Treasury Bond ETFs Gain Momentum on Russia-Ukraine Crisis

Treasury bond exchange traded funds rallied on Friday with yields dropping as anxious investors maintained their risk-off sentiment and monitored developments between Russia and Ukraine.

On Friday, the iShares 7-10 Year Treasury Bond ETF (IEF) rose 0.3%, and the iShares 20+ Year Treasury Bond ETF (NasdaqGS: TLT) increased 1.0%. Meanwhile, yields on benchmark 10-year Treasury notes dipped to 1.925%, while yields on 30-year Treasuries fell to 2.247%. Bond yields and prices have an inverse relationship.

Renewed fears of a Russian conflict with Ukraine has driven demand for safe-haven assets on Friday. U.S. and European officials have cautioned that an estimated 150,000 Russian troops have amassed around Ukraine’s borders, with American leaders warning that Moscow is ready to invade at any moment.

The Ukraine situation “remains fragile and still has the potential to trigger major market moves at any time,” analysts at Commerzbank said in note, according to MarketWatch. “Moving towards the weekend, we suggest to remain cautious whatever headlines today might bring.”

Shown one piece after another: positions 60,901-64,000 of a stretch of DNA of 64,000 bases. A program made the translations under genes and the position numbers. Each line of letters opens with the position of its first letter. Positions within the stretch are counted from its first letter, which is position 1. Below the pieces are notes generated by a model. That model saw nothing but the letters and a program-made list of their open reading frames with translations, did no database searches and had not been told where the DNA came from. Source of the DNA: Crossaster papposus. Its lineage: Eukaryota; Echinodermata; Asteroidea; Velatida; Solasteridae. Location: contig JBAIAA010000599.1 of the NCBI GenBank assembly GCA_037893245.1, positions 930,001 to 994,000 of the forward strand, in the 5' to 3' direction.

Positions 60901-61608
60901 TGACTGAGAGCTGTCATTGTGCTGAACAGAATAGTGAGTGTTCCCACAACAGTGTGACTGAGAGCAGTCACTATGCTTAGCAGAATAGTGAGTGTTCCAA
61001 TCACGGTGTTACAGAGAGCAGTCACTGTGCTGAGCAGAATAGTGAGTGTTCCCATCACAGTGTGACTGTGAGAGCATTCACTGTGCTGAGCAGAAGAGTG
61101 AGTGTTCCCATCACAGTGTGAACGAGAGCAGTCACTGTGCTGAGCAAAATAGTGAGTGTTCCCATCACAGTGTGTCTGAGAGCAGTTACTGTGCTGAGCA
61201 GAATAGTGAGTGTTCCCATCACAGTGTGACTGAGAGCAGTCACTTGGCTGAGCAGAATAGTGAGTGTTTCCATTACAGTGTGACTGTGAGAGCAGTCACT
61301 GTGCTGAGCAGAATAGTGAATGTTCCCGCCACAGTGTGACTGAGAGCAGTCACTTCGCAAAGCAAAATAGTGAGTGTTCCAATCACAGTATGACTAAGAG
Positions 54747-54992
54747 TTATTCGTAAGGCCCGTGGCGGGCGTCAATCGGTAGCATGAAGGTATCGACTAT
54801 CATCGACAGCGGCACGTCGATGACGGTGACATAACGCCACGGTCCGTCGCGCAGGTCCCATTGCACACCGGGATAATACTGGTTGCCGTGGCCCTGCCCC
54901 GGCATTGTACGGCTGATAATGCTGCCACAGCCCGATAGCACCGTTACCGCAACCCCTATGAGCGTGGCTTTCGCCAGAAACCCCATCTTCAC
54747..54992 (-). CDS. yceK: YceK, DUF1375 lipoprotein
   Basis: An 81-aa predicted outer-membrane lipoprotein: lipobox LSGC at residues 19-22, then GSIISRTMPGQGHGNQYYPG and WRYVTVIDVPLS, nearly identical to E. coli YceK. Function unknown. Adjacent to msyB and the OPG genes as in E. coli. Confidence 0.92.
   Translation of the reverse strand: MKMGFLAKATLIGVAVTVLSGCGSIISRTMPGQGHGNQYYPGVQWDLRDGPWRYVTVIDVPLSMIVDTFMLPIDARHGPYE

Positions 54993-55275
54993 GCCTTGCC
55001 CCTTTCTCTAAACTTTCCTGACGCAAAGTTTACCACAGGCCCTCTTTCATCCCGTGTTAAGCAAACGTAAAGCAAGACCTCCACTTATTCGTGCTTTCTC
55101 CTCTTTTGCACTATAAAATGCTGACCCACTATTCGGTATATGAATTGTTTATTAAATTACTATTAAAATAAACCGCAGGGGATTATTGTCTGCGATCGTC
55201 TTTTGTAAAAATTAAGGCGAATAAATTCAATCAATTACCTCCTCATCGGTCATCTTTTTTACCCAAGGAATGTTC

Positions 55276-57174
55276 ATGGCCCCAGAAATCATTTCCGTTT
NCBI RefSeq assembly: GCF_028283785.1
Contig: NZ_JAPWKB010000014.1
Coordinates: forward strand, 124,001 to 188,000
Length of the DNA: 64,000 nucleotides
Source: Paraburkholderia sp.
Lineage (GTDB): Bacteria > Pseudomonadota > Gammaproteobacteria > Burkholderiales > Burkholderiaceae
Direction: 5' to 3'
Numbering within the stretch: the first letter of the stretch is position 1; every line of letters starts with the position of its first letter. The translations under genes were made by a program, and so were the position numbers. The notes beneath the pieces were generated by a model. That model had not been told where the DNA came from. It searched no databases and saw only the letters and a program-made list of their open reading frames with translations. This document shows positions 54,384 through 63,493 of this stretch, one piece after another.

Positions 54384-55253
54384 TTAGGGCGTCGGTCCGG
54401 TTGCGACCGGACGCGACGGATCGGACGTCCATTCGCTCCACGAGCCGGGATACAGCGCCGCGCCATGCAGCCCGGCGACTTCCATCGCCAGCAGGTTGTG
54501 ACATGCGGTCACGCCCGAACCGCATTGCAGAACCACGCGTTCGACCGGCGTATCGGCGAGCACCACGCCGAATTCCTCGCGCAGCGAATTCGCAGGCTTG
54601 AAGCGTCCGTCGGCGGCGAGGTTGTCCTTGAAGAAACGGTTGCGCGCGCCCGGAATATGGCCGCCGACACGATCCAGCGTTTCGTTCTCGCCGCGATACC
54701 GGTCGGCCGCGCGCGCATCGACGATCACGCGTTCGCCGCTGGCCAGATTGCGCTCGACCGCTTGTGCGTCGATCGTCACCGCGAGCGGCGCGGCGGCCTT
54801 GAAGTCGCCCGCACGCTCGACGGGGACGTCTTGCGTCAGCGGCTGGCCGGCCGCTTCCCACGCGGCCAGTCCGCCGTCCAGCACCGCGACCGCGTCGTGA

Investors are struggling with mixed messages on the potential conflict between Russia and Ukraine as Secretary of State Antony Blinken highlighted an imminent Russian invasion into Ukraine and proposed a last-ditch diplomatic meeting with Moscow, the Wall Street Journal reports.

“It could create a more risk off environment where investors just want to move out of riskier assets into safer assets,” Michael Sheldon, chief investment officer at investment advisory firm RDM Financial Group, told the WSJ.

For instance, the conflict could extend the elevated inflationary environment by disrupting supplies of important commodities, according to Hani Redha, a portfolio manager at PineBridge Investments. Russia is among the top suppliers of oil, wheat, and industrial metals like palladium, aluminum, and nickel.

“Inflation is really the big question that will determine how markets play out, and that only adds to the delay in resolving the inflation situation,” Redha told the WSJ.

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